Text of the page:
For an administration that made so much of its intelligence about Saddam's threat to Britain, it is astonishing how Blair's people ignored, or simply did not ask for, the advice of the head of MI5, who stated that there was a very limited and containable threat from Iraq and that there was "no credible intelligence that demonstrates that Iraq was implicated in planning the 11 September attacks". Lady Manningham-Buller's evidence was certainly useful but Carne Ross, the UK's expert on Iraq at the UN, claims in his article today that documents are being held back from Chilcot by the civil service and that the panel is in any case inept at cross-examination. This is deeply troubling and seems to suggest that New Labour's corruption entered, and apparently still remains, in Whitehall.
Forget slippery Jack. He is irredeemable. But on Iraq the four younger men aiming for the leadership surely could do more than shuffle their feet, mimic Blair's evasions and say they weren't sitting members, or in the cabinet at the time. One or more needs to come out with it and say what went wrong and why New Labour practised the great deceit on the British public, causing untold damage in Iraq and, as Lady Manningham-Buller suggested, to our relations with Islam. Was it merely contempt for the public? Or was it something buried deeper in the psyche of the Blair generation, an exaltation in power – their own and that of others – which allowed a few ministers to be impressed by America's might rather than by what was right and reasonable? Again, I exclude Diane Abbott, a constant critic of the war.
UN weapons inspector Hans Blix is scheduled to testify to the Inquiry tomorrow. Do you know what would be really embarrassing about the above news if you were a writer in the US? Insisting that Iraq was no longer an issue in England. Ah, poor stupid Amitabh Pal, always the loser, always the fool. In the US, the big news is the latest release of documents from a whistle blowing organization? Which one? The only game in town. Backstory, Monday April 5th, WikiLeaks released US military video of a July 12, 2007 assault in Iraq. 12 people were killed in the assault including two Reuters journalists Namie Noor-Eldeen and Saeed Chmagh. Monday June 7th, the US military announced that they had arrested Bradley Manning and he stood accused of being the leaker of the video. Philip Shenon (Daily Beast) reported last month that the US government is attempting to track down WikiLeaks' Julian Assange. Last week, the military charged Manning. Leila Fadel (Washington Post) reported earlier this month that he had been charged -- "two charges under the Uniform Code of Military Justice. The first encompasses four counts of violating Army regulations by transferring classified information to his personal computer between November and May and adding unauthorized software to a classified computer system. The second comprises eight counts of violating federal laws governing the handling of classified information." Manning has been convicted enough and has made no public statements -- despite any claims otherwise, he has made no public statements. Over the weekend at the National Peace Conference, a measure of support for WikiLeaks and for Bradley -- if he is the whistleblower (and the statement notes that he may or may not be) was passed. and signed by Veterans for Peace's Mike Ferner, War Is A Crime's David Swanson and World Can't Wait's Elaine Brower and Debra Sweet -- click here to read the measure at World Can't Wait. Space permitting we'll come back to the Conference later in the e-mail but we also need to cover Lynne Stewart and a few other topics. Sunday, WikiLeaks released more documents, this time on Afghanistan. Newsweek explains:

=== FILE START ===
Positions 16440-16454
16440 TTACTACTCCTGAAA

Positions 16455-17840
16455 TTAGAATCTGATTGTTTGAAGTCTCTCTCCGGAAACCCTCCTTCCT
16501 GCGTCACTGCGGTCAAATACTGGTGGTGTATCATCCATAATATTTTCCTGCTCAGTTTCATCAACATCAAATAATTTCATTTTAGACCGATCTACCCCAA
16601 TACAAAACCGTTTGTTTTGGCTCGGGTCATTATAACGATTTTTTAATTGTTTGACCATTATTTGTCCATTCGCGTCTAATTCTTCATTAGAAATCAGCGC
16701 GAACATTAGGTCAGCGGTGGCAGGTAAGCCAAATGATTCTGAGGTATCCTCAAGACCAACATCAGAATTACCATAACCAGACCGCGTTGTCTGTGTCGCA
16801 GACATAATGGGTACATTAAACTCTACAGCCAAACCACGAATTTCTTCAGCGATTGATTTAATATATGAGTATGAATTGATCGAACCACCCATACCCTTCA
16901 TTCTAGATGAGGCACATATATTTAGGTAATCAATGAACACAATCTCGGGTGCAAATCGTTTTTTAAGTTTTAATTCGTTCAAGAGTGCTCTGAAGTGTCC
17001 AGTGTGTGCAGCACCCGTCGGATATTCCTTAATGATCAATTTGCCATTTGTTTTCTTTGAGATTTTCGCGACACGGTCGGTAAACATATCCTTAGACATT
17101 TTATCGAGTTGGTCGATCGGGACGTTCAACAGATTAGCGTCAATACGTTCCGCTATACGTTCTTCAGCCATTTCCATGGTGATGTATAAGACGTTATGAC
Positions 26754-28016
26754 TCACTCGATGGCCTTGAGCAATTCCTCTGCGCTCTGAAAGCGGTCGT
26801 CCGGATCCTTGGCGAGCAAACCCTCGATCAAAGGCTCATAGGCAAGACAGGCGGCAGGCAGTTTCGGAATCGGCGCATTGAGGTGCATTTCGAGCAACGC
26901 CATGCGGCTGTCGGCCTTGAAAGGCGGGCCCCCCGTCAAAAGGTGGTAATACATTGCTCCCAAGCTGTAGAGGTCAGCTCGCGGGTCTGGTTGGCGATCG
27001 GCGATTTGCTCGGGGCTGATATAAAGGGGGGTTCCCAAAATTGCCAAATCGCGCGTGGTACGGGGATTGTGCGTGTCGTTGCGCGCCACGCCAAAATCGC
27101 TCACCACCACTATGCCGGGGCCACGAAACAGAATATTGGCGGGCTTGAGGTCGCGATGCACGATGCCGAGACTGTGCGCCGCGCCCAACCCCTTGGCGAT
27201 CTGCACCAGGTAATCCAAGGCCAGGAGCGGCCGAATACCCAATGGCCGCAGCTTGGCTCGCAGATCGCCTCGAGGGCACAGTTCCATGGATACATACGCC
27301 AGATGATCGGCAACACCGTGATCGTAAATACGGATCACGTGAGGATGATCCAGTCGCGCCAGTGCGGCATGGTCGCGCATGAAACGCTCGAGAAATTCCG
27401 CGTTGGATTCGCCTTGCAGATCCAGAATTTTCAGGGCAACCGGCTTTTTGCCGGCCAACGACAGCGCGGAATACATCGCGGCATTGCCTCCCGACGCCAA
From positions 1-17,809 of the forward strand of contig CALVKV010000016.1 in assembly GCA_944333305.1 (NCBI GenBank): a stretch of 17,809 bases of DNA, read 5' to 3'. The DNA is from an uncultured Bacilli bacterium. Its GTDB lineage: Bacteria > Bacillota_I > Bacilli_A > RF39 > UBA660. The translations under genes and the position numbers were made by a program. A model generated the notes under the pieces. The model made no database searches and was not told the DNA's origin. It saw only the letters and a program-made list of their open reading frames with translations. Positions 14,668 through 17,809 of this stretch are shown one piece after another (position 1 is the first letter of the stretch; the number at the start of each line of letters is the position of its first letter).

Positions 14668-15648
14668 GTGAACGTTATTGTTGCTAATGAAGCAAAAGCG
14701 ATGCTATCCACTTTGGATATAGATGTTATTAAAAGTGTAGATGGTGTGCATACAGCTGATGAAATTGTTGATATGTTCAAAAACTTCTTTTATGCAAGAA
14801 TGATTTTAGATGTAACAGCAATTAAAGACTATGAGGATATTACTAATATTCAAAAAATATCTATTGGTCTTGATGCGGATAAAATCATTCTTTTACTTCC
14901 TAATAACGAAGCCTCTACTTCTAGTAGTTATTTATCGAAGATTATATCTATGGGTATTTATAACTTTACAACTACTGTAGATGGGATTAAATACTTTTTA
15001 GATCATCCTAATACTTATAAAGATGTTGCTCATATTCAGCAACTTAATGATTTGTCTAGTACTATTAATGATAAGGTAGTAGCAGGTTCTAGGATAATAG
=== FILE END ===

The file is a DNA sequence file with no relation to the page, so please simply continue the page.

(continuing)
Two sources familiar with material currently in the hands of Wikileaks, who asked for anonymity when discussing sensitive information, said on Monday that the next subject to be featured in media revelations based on documents leaked to Wikileaks was likely to be U.S. conduct of the Iraq War. The sources indicated the type of material likely to be the basis of anticipated forthcoming exposes would be similar to the military reports -- many of them from U.S. military units operating in the field -- which began to surface on Monday in reports published by The New York Times, The Guardian newspaper of London and the German newsmagazine Der Spiegel regarding U.S. military operations in Afghanistan and related dealings with authorities in Pakistan. Due to the sensitivity of the material, the sources declined to discuss any of the still-to-be-revealed documents about Iraq in detail. However, one of the sources characterised the material as describing the involvement of U.S. forces in a "bloodbath."